NFA Bohol now zero supply

The National Food Authority (NFA) in Bohol is now left without even a single sack of rice in its warehouse.

Joel Lim, spokesperson of NFA-Bohol provincial office, said it has been since the first week of June that they ran out of supply.

As of February, NFA-Bohol had a standby supply of 20,000 sacks of rice and last number of sacks had been distributed by first week of this month, leaving them with zero supply as of now.

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Lim said NFA-Bohol is still waiting for the shipment from the Cebu depot of NFA-regional office.

He added that the cargo vessel carrying the supply of rice imported from Vietnam had just arrived yesterday.

The vessel now docked at the Cebu International Port Around is carrying 200,000 sacks of rice.

NFA-Bohol expected to be allocated around 20,000 to 30,000 sacks of rice from the latest shipment as the usual allocation for Bohol from NFA-7.

Lim also said NFA-Bohol still prioritizes the Department of Social Welfare and Development (DSWD), the Local Disaster Risk Reduction and Management Office, and local government units (LGUs) in the distribution for standby stock in times of calamities.

As of the arrival of the last batch of shipment in the last part of February, NFA-Bohol resumed distribution of stock to accredited market outlets, making quality rice at low price available to the public again.

At that time, NFA-Bohol Manager Peng Evasco announced that the boat load shipment of 32,000 bags had already arrived from the NFA depot in Cebu and so they were able to resume distribution of stock to accredited market outlets starting February 26.

NFA-Bohol reserved a certain volume for emergency in times of calamities, considering that the next expected shipment would still be in in June or July.

The usual distribution of NFA rice to accredited retailers had been temporarily affected the NFA council took time in deciding on the proposed importation of 250,000 metric tons of rice.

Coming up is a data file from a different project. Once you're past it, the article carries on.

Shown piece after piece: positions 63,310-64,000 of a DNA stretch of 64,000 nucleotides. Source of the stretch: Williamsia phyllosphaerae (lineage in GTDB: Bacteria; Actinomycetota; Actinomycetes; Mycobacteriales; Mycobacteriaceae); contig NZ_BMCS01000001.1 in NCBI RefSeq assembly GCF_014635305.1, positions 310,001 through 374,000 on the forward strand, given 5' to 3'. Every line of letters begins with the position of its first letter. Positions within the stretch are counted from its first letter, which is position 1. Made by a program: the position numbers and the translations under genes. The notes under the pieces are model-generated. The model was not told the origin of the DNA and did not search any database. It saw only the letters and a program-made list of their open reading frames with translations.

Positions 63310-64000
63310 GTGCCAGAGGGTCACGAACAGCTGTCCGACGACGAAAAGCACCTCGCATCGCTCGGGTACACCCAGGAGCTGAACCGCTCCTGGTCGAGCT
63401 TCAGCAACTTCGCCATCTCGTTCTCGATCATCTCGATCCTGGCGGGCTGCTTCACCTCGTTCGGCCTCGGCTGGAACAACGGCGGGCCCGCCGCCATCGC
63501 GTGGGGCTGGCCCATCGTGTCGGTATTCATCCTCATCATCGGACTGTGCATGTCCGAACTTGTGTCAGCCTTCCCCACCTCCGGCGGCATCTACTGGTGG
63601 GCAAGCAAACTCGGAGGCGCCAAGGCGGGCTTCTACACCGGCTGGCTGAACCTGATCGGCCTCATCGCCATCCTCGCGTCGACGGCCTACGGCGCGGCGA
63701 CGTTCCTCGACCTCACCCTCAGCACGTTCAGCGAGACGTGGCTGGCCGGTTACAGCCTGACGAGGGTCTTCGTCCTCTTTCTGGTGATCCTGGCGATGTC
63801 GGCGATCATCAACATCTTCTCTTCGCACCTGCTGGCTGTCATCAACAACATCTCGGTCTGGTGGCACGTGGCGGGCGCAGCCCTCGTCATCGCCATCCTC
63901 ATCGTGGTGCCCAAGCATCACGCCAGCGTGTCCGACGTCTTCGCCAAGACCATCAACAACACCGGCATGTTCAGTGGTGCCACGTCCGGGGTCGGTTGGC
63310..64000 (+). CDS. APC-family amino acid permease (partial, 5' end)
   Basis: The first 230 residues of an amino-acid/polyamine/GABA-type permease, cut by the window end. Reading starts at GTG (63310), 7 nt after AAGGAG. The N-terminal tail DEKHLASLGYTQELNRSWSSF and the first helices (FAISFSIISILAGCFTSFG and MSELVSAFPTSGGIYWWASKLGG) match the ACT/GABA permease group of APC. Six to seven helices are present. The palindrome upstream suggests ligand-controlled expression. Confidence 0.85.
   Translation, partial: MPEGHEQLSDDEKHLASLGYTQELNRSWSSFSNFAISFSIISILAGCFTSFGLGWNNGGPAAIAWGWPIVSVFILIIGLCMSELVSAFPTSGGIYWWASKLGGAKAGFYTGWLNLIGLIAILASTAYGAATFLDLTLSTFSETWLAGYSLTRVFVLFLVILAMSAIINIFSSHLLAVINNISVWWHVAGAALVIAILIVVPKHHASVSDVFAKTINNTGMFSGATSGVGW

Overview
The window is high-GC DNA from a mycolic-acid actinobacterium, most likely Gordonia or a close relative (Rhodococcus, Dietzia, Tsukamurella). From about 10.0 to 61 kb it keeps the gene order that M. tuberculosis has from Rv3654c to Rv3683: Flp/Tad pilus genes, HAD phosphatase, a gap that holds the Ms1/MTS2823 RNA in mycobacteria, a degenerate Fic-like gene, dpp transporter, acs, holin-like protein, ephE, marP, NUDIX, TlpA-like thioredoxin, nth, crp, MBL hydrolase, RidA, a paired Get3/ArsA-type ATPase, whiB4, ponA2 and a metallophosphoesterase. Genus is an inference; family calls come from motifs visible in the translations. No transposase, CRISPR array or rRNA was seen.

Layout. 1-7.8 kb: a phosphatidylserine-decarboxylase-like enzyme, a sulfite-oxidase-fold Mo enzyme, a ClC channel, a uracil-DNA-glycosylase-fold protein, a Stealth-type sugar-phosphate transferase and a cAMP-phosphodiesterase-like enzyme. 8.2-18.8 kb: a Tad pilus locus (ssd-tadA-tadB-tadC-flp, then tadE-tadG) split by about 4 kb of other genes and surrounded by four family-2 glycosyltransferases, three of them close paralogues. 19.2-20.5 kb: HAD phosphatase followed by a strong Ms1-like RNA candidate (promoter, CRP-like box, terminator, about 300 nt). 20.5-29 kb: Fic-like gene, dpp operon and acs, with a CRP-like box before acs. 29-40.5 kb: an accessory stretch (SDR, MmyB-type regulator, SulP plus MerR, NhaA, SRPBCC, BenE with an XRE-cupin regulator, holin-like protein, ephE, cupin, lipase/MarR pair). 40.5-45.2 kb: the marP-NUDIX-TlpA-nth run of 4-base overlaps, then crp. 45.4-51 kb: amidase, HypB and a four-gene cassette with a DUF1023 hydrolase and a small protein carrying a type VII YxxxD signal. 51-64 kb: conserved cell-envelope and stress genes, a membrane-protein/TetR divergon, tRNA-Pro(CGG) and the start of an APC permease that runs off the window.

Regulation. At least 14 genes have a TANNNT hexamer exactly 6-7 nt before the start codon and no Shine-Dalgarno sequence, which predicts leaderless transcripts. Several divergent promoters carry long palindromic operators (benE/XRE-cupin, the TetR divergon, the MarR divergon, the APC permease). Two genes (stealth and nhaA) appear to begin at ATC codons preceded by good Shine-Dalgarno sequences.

The NFA Council at that time was weighing on what mode of importation to adopt- -whether it has to be government to government or government to private mode.

With the limited stock of rice, NFA had decided in February to resume the distribution in response to the clamor of stakeholders.

NFA, then, followed a marketing plan where they had a target as to the number of bags to be distributed to all the accredited retailers monthly.

NFA-Bohol opted to distribute 10,000 bags in the month of February then another 10,000 bags the following months.

The volume of rice being distributed had to depend on the season. During the harvest season, NFA distributes lesser supply. During the lean months, NFA would increase the stock available in the market through the accredited retailers.

In the schedule set as of February, the number of bags distributed to retailers ranged from 5-1,000 bags a day.

While NFA-Bohol was still capable of providing higher allocation of supply to the market in February, they have estimate the allocation for the month of March and would lie low during harvest season.



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